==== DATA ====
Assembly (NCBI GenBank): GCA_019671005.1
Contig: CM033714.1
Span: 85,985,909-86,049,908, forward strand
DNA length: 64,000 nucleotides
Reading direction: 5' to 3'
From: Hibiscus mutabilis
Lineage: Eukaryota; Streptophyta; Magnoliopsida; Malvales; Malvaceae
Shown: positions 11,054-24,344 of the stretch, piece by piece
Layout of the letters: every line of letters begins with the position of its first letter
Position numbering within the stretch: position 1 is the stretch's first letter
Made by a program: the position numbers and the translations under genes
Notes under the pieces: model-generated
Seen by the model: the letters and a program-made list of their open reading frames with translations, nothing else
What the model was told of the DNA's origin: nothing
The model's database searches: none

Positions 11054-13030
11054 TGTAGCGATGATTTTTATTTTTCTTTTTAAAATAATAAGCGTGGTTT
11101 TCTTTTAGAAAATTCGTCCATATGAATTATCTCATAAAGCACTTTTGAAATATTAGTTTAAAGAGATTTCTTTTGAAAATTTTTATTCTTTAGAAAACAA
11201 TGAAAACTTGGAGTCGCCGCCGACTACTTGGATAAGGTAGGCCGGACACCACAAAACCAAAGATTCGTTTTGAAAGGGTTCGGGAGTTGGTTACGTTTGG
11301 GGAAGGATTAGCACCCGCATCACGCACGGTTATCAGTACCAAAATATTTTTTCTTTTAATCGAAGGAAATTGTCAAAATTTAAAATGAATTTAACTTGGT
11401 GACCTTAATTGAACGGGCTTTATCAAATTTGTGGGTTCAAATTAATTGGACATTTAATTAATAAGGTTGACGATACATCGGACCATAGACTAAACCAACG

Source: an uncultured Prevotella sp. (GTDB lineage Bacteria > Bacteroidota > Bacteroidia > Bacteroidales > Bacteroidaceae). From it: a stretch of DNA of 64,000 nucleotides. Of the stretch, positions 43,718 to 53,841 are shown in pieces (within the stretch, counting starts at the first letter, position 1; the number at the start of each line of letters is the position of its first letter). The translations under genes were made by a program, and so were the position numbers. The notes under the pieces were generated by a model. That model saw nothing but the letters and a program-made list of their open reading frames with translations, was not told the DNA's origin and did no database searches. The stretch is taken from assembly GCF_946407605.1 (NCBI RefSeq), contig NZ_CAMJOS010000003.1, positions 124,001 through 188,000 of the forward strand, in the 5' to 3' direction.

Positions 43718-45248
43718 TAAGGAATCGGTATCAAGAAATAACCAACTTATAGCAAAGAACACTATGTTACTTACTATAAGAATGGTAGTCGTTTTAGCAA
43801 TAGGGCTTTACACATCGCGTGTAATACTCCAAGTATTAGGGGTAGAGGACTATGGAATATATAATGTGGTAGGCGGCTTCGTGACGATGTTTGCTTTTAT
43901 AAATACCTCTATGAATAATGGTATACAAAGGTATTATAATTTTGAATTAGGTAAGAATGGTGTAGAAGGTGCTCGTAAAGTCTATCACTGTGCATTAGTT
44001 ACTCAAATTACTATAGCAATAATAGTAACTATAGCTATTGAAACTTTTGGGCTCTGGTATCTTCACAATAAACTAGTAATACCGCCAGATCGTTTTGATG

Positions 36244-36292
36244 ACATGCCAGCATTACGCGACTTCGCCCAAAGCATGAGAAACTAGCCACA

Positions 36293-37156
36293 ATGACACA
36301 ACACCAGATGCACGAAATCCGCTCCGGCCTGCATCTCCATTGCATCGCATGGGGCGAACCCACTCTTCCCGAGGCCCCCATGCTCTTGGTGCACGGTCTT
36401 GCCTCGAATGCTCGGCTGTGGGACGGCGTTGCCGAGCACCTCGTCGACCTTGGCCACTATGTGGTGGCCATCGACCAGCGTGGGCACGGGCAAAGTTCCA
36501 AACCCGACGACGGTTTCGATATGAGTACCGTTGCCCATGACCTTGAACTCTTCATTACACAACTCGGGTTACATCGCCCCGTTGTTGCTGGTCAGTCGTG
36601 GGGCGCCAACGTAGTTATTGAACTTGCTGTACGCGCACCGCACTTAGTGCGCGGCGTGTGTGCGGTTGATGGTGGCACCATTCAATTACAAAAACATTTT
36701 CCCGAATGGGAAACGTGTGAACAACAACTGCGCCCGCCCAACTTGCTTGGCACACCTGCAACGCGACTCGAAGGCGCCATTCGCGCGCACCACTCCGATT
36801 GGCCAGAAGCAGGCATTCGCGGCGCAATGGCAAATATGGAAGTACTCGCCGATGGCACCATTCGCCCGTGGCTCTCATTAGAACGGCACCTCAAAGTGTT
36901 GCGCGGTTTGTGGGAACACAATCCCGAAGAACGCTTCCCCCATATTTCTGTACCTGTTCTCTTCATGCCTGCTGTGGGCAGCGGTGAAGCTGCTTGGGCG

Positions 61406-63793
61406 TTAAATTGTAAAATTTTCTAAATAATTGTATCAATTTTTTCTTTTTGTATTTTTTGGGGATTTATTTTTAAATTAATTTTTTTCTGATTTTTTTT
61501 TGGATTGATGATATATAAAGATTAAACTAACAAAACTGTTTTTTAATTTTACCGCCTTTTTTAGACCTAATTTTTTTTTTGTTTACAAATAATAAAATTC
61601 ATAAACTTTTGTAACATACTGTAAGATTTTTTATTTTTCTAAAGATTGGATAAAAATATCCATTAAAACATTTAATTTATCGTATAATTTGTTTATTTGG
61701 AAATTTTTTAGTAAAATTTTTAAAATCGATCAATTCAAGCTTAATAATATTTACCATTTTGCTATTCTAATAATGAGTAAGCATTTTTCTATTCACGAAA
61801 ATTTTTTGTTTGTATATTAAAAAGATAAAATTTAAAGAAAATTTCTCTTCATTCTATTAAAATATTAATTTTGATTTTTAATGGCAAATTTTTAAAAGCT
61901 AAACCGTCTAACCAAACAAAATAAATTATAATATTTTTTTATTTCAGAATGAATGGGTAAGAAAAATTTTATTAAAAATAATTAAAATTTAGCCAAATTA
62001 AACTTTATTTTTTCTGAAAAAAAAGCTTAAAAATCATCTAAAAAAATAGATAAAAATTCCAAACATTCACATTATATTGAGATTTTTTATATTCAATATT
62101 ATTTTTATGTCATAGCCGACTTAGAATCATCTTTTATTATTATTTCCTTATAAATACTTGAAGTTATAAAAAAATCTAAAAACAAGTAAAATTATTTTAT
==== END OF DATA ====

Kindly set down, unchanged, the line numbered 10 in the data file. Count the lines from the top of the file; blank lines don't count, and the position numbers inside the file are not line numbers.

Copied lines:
Position numbering within the stretch: position 1 is the stretch's first letter